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The Obama family’s residence inside the White House

The White House has been the official residence of the President’s family since November 1800, where its first residents were President John Adams and First Lady Abigail Adams. Since then, its interior has gone through many monumental changes driven by various First Ladies.

From Jackie Kennedy to Michelle Obama, we take a look at how their decorating tastes influenced the White House over the years, the designers responsible for bringing the aesthetics into the historical building, and the residence of the Obama family.

Edith Roosevelt (1901-1909)
Designer: Architecture firm McKim, Mead & White

Besides arranging for the construction of a new West Wing in 1902 to house the presidential offices, Edith Roosevelt also reworked the interiors of the White House. Her collaboration with architecture firm McKim, Mead & White adorned the White House with understated elegance – which includes a gallery of portraits of past First Ladies and a collection of presidential china.

Jacqueline Kennedy (1961-1963)
Designer: Stéphane Boudin of Parisian interior design firm House of Jansen

Mrs Kennedy’s decor choices pay homage to different periods of history. She worked with Henry Francis du Pont of the Winterthur Museum to add antiques, fine paintings, and artefacts to various parts of the house. Each room was decorated to represent a different period of history — with The Blue Room inspired by the French Empire, the Treaty Room mirroring the Victorian era, and the Green Room featuring Federal-style interiors.

Hillary Clinton (1993-2001)
Designer: Arkansas-based decorator Kaki Hockersmith

Then-First Lady Hillary Clinton had an affinity for classic American art, and celebrated America’s top artists in the White House by displaying a distinct collection of paintings and pottery. This included the 1930 Georgia O’Keeffe oil painting Mountain at Bear Lake, Taos and Henry Ossawa Tanner’s 1886 painting Sand Dunes.

Michelle Obama (2008-present)
Designer: Los Angeles-based interior designer Michael S. Smith 

Michelle Obama’s refined taste is prevalent in the sophisticated interior design of the current White House, which has been described as the perfect residence for the Obamas — worldly and relaxed.

Smith, who was introduced to the Obamas through a mutual friend following the 2008 elections, said in an interview with Architectural Digest: “They were unbelievably charming, gracious, and thoughtful, and those qualities were reflected in the design of their home.”

“It was very welcoming and comfortable, with books everywhere, and I immediately grasped the spirit of their family,” he added.

It is apparent that each piece adorning the residence is carefully curated to embody the cultural richness and history of the house and America as a whole — whilst reflecting the taste of Mrs Obama.

(All photos courtesy of Architectural Digest)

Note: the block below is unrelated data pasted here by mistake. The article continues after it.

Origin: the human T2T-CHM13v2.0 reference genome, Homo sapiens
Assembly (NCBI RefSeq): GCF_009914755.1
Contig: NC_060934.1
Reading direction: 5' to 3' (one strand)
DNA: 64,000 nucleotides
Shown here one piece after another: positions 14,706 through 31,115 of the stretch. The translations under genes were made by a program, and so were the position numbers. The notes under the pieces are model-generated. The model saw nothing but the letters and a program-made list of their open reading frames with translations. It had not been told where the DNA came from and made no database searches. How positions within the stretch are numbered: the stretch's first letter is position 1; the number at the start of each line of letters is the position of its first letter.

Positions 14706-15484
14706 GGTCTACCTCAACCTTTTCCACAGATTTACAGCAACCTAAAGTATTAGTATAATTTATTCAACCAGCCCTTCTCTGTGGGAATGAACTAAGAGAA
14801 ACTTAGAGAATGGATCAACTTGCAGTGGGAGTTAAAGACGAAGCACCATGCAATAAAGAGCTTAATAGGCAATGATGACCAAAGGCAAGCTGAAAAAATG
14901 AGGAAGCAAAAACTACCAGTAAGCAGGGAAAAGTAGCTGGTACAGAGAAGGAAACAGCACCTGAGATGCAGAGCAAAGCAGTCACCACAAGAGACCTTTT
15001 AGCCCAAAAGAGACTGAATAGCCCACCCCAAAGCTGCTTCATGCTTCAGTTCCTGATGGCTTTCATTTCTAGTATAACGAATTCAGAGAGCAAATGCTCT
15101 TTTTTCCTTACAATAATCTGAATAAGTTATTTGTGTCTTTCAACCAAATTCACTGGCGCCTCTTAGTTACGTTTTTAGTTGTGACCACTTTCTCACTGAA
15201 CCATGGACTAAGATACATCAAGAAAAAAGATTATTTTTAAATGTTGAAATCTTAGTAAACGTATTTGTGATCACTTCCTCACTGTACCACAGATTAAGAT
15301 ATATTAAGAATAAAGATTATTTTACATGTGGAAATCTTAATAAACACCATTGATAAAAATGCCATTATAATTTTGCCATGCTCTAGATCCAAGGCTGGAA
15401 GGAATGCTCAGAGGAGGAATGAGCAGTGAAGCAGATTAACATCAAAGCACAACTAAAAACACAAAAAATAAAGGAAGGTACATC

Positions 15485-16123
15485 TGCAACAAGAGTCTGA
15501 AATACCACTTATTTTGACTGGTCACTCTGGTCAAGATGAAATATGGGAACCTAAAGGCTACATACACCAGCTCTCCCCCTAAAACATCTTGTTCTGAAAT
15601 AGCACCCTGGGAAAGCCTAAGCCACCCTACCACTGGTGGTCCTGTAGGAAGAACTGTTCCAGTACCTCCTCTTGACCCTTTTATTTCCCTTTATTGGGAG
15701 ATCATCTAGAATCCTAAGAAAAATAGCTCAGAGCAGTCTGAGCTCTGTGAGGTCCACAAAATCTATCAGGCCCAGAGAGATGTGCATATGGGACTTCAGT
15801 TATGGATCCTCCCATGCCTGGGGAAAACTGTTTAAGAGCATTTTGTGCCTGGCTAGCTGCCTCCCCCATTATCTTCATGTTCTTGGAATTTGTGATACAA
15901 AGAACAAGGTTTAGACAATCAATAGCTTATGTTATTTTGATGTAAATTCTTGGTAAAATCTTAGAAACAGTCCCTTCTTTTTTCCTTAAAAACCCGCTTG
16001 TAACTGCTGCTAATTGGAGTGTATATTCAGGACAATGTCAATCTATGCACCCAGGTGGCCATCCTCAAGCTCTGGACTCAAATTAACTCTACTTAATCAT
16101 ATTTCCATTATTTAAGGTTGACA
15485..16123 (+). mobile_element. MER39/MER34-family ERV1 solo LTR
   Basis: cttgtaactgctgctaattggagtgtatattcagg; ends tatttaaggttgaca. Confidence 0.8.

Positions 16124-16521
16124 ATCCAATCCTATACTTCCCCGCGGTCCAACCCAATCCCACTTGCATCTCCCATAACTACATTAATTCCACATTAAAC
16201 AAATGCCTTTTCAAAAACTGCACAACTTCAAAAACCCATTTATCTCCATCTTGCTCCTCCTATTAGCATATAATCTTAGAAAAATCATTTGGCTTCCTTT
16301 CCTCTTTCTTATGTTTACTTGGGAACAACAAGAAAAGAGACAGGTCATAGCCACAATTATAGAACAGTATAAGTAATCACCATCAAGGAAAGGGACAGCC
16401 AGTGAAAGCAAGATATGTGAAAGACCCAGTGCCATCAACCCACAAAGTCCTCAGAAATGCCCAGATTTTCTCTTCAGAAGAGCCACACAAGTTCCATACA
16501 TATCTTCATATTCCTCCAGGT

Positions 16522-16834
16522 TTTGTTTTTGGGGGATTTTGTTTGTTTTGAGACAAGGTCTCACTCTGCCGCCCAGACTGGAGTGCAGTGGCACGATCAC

President Obama with his daughters, Malia and Sasha, in the Treaty Room — seated under a painting by American contemporary painter Susan Rothenberg.


The Treaty Room is filled with memorabilia, including one of the President’s two Grammy Awards, family photos, and a personalised football. The namesake table (far right) has been in the White House since 1869.

The wall features artworks of George Catlin, the first white man to depict Plains Indians in their native territory, along with an overmantel mirror from the 1850s. The floor is covered by a 1930s Hereke carpet.

The Treaty Room entrance, where Sir Jacob Epstein’s 1946 sculpture of Winston Churchill is displayed on a circa-1810 New York card table.
The Yellow Oval Room is washed in hues of smoky brown, green, gold and blue. In the foreground, you can see an antique Denis-Louis Ancellet desk where the 1978 Camp David peace accords were signed. Once again, pieces of history are blended into the White House’s interior.

Smith worked with William Allman, the curator of the White House to stay within the traditions of the White House, “while at the same time adding strategic modern touches.” To do that, Smith introduced an array of abstract and contemporary artworks — particularly in the private rooms — without disrupting the gravitas and historic character of the building. In the West Hall, Alma Thomas’s 1973 Sky Light complements a circa-1895 English mahogany pier table.


The Center Hall is home to legendary photographer Peter Schlesinger’s ceramic urns, along with paintings by Sam Francis and abstract expressionist painter Hans Hoffmann — one of the most prominent names in the post-war American art scene.


Giorgio Morandi paintings are hung above a circa-1903 A.H. Davenport & Co. armchair in the master suite.


The Family Dining Room features a similar palette to the Yellow Oval Room, with its walls covered in green-striped Jasper fabric, with accents of red and bronze.


Late-1960s Robert Mangold works hang on the walls of the Family Dining Room, complemented by Christopher Spitzmiller ceramic lamps.


What’s in the Family Sitting Room? A Sean Scully artwork, a Roman Thomas sofa, a Baker floor lamp, and a Jasper side table.


The Family Seating Room. On the far right is American conceptual artist, Glenn Ligon’s Black Like Me #2.

The Old Family Dining Room is given a modern touch with works by Robert Rauschenberg (left) and Alma Thomas.

The Old Family Dining Room’s fireplace has intricate details which feature America’s national emblem, the bald eagle.


The Solarium on the White House roof.

Dewi Nurjuwita
Senior Writer
Dewi Nurjuwita is a travel and design writer who can be found exploring the streets of foreign cities with passport in one hand and a cup of coffee in the other.